Per the Internal Revenue Service (IRS), fringe benefits are taxable and must be counted in the recipient’s gross wages, unless the item is specifically excluded by law.
If the item is not taxable, then it should be excluded from recipients’ gross wages and should not be factored into their Form W-2 wages. Examples of nontaxable fringe benefits include health benefits, up to $5,000 in dependent care assistance and up to $50,000 in group-term life insurance.
Conversely, if a fringe benefit is taxable, then its value is regarded as imputed income and must be counted in the employee’s Form W-2 wages.
As stated by the University of Colorado, “Imputed income is the term for the taxable amount an employee will be assessed for some employer-paid benefits.” Further, it applies to any benefit or service that the IRS considers to be a fringe benefit of employment.
Examples of imputed income
- Group-term life insurance exceeding $50,000.
- Group health coverage for nondependents and domestic partners.
- Adoption assistance over the tax-free amount.
- Educational assistance over $5,250.
- Employee discounts over the tax-free amount.
- Membership in certain athletic facilities, such as an off-site gym.
- Nondeductible moving expense reimbursements.
- Dependent care assistance exceeding the tax-free amount.
- Personal use of an employer-provided vehicle.
- “Gross up” disability plans, in which the employer-paid premiums are taxable to the employee, but actual disability payments are not.
Determining the value of imputed income
You’ll need to know the value of the imputed income in order to withhold applicable taxes and report the income itself. Fringe benefits are, however, often difficult to quantify in dollars. Per IRS guidance, employers “must use the general valuation rule to determine the value of most fringe benefits. Under this rule, the value of a fringe benefit is its fair market value.”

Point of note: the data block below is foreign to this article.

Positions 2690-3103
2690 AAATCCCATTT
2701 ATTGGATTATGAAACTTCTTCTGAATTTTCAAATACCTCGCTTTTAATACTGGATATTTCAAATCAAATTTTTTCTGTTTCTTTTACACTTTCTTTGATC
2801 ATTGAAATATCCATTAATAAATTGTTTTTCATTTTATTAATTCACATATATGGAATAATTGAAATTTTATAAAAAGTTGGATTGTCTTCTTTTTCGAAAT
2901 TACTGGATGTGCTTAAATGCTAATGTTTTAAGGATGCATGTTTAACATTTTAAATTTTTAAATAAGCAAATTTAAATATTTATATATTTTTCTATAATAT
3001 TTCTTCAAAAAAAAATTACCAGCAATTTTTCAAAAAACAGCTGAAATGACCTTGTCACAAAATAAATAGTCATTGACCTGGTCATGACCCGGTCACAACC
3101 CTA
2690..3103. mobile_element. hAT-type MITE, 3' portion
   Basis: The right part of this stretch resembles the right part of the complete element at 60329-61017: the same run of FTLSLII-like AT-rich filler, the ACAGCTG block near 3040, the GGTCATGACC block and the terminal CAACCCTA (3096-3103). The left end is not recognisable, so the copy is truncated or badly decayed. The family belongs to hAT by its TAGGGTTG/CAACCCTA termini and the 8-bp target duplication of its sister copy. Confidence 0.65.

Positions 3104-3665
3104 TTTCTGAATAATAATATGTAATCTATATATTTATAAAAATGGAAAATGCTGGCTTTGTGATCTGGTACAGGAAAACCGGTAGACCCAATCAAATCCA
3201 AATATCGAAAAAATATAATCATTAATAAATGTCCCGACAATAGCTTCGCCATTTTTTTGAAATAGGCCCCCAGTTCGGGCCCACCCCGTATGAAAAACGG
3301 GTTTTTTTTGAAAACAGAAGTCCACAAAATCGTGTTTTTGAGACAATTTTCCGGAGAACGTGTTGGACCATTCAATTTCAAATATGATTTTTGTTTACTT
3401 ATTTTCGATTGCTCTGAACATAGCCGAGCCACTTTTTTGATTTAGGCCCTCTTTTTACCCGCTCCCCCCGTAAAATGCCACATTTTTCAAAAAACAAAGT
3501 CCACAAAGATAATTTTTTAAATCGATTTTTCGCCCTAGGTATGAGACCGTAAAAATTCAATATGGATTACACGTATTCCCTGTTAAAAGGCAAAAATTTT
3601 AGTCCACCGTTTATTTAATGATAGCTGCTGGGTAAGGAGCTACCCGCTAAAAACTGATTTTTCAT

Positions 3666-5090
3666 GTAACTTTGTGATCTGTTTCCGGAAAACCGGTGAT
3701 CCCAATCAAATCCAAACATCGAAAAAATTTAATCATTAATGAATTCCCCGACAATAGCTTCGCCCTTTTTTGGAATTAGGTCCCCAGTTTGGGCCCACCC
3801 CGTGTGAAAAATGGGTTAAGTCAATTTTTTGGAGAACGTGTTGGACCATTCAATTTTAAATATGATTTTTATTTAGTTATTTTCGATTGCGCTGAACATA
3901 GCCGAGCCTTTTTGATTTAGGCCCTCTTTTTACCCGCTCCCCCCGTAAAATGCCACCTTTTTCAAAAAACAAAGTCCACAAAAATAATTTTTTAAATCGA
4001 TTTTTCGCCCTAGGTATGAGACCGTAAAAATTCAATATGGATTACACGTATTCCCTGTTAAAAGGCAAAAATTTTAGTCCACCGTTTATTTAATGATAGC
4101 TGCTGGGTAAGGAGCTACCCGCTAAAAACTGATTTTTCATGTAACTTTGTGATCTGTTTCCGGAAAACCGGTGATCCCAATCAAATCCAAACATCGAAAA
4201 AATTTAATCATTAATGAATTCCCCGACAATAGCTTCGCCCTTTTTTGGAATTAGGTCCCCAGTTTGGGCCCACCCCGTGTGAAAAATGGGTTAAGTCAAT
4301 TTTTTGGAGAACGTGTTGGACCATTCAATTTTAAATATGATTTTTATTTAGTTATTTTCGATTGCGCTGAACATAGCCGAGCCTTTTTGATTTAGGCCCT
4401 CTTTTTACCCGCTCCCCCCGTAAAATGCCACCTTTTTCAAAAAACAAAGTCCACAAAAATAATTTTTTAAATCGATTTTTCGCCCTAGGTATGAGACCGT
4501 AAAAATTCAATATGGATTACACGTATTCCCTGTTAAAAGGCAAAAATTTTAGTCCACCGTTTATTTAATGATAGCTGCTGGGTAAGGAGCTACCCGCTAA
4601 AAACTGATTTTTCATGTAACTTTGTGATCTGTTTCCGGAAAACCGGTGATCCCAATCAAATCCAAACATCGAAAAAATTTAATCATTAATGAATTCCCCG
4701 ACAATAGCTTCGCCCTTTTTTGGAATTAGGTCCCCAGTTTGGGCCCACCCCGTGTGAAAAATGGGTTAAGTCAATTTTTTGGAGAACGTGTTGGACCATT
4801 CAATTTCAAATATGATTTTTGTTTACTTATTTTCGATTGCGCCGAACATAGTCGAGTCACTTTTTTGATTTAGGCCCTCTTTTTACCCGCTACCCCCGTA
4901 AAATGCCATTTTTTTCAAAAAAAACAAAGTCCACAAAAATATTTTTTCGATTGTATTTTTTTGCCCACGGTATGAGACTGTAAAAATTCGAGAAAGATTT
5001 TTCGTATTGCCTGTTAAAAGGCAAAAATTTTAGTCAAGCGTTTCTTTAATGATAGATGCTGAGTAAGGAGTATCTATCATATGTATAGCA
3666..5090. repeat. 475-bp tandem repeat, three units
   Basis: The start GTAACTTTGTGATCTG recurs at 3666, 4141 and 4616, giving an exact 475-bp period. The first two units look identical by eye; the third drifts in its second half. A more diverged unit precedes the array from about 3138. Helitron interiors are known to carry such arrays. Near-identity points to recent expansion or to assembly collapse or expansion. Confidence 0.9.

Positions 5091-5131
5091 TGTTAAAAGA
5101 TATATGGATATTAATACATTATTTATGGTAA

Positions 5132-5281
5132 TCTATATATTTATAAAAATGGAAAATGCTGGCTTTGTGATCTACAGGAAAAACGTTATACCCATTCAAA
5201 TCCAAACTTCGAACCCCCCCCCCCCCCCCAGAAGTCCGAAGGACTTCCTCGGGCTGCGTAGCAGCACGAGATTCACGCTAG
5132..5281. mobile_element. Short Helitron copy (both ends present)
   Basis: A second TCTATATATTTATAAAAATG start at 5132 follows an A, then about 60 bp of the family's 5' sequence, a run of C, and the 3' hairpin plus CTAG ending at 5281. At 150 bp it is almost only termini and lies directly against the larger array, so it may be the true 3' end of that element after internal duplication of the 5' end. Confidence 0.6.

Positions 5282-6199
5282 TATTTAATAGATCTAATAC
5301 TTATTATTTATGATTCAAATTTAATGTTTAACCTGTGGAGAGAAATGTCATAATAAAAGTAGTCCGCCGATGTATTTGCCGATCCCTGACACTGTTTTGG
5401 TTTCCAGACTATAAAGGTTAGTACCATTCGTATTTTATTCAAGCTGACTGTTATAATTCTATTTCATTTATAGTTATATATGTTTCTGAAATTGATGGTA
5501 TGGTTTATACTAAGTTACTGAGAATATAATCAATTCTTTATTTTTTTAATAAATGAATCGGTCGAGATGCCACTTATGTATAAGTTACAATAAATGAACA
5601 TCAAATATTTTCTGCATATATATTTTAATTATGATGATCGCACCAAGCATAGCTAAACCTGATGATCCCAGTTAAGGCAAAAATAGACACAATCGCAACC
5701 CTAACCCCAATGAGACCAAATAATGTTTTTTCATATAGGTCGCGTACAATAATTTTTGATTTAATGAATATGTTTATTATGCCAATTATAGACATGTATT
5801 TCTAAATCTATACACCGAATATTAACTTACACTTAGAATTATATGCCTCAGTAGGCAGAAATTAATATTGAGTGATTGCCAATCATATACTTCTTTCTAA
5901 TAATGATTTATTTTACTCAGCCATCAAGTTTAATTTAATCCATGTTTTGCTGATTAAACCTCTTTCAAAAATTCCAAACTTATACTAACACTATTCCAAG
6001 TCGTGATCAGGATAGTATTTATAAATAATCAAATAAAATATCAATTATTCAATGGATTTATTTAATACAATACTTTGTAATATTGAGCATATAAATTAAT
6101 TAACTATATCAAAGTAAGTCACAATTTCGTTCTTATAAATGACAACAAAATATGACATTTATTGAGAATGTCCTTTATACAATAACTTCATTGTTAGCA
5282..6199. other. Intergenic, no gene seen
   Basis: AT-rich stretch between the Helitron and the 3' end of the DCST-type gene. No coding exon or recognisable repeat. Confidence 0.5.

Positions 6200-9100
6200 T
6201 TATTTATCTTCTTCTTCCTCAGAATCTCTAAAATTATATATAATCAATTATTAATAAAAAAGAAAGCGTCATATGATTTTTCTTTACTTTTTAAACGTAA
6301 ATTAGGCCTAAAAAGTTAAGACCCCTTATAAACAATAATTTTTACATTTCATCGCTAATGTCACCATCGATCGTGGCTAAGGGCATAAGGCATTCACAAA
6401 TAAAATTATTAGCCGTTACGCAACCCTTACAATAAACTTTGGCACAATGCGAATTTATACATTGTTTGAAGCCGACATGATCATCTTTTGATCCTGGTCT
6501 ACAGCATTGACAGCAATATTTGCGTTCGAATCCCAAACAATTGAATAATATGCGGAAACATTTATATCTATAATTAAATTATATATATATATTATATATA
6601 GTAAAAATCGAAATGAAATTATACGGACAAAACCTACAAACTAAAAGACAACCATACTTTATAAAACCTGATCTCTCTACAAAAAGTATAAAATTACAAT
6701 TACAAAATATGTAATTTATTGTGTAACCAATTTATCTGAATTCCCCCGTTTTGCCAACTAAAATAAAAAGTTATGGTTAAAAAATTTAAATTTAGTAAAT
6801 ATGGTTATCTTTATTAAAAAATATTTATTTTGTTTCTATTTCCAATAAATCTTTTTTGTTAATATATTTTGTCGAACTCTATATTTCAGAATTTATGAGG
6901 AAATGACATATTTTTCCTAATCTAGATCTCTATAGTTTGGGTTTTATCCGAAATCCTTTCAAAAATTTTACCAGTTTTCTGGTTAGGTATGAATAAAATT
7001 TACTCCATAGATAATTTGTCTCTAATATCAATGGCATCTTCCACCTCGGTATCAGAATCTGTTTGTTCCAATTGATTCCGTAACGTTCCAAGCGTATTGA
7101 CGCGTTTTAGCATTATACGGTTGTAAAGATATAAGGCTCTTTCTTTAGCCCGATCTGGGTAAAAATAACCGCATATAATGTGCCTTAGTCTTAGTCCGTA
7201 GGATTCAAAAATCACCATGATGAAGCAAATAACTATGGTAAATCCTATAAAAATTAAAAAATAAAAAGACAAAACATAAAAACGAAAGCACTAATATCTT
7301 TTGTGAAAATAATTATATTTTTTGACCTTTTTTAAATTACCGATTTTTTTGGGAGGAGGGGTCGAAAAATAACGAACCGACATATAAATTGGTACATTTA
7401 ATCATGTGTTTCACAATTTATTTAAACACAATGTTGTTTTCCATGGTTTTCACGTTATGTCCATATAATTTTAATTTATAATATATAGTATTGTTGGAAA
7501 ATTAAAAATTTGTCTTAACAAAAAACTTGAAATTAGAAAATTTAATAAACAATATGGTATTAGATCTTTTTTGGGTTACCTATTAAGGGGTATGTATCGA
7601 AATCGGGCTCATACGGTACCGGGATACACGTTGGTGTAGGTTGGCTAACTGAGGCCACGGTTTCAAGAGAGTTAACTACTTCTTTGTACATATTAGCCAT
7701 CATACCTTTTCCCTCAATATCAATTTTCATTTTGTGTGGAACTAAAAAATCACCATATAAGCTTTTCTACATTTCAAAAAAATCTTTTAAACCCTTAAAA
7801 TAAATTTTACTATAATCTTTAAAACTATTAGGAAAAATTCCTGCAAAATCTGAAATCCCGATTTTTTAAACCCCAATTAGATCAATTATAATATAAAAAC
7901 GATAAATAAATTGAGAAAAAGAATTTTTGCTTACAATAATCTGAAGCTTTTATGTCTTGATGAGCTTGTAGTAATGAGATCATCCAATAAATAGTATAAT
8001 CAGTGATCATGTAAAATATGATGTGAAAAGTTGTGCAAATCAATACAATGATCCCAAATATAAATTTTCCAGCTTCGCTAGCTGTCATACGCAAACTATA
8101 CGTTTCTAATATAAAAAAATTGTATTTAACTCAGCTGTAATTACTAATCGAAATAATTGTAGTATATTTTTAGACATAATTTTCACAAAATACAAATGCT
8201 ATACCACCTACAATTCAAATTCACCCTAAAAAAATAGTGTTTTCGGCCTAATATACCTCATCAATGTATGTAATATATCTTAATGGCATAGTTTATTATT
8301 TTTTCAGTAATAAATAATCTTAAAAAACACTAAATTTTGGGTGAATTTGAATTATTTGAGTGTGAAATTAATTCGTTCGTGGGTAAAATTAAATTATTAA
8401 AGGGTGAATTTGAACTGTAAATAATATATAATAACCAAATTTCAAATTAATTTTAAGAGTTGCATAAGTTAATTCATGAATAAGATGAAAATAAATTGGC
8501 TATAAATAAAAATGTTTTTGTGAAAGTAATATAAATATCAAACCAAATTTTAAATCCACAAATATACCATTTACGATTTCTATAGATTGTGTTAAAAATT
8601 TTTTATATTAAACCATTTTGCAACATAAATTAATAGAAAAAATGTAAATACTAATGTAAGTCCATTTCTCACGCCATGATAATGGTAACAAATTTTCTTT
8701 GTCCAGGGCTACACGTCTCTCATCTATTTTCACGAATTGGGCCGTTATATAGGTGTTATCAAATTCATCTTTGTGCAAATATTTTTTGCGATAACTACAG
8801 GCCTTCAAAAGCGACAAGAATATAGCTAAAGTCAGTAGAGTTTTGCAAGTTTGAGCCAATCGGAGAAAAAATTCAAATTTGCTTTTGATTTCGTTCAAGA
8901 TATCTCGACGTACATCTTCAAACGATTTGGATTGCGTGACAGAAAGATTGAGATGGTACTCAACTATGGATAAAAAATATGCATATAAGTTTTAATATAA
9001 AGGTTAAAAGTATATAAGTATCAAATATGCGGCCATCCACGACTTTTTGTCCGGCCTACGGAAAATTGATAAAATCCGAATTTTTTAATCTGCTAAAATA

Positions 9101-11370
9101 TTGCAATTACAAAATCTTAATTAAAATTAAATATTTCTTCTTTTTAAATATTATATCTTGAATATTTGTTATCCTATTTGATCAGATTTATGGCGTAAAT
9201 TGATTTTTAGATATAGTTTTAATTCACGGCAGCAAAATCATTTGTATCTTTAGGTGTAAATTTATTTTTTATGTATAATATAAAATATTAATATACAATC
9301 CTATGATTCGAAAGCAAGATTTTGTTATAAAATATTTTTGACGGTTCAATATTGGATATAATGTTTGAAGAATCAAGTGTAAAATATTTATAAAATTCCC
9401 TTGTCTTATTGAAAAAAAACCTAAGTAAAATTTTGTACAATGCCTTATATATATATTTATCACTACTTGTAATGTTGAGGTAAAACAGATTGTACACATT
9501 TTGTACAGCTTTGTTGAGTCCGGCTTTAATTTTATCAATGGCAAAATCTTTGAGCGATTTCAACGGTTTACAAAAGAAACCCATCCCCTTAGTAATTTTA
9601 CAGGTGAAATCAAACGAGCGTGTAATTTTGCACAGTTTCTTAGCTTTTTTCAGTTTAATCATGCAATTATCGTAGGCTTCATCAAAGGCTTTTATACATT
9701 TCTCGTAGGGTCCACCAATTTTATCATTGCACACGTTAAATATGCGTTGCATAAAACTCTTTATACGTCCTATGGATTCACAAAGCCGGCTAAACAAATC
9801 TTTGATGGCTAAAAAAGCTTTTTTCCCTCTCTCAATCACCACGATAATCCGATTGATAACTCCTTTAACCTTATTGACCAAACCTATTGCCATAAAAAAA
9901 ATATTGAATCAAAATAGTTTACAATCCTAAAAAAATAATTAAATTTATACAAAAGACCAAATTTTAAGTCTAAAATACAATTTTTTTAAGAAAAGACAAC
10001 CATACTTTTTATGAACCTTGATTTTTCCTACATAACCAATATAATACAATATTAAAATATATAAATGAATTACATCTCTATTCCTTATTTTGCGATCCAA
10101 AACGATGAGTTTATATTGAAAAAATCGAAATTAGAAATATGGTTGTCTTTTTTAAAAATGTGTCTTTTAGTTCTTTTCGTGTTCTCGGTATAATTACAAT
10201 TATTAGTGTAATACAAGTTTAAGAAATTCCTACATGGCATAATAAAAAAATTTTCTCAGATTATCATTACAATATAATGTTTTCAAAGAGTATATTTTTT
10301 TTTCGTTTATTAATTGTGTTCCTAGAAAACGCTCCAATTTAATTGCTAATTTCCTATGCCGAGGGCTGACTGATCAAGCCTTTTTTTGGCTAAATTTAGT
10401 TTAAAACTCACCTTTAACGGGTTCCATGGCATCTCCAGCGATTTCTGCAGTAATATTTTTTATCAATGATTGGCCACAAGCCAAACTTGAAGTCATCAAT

The IRS defines fair market value as “the amount an employee would have to pay a third party in an arm’s-length transaction to buy or lease the benefit.” The fair market value is based on all the facts and circumstances, rather than what the employee thinks it should be or what the employer incurs in order to provide the benefit.
Imputed income: tax withholding and W-2 reporting
You must add the imputed income to the employee’s gross taxable wages, and then withhold Social Security and Medicare taxes plus any other mandated taxes.
As for federal income tax, you can offer to withhold it, but this is optional. The employee can elect to have you withhold federal income tax or pay it when they file their federal tax return. Regarding state tax withholding, be sure to follow applicable state tax laws for imputed income.
Report imputed income on the employee’s Form W-2, including in Box 1 (total gross taxable wages), Box 3 (Social Security wages) and Box 5 (Medicare wages).
For more information on taxable fringe benefits, see IRS Publication 15-B, Employer’s Tax Guide to Fringe Benefits. And give us a call with any questions.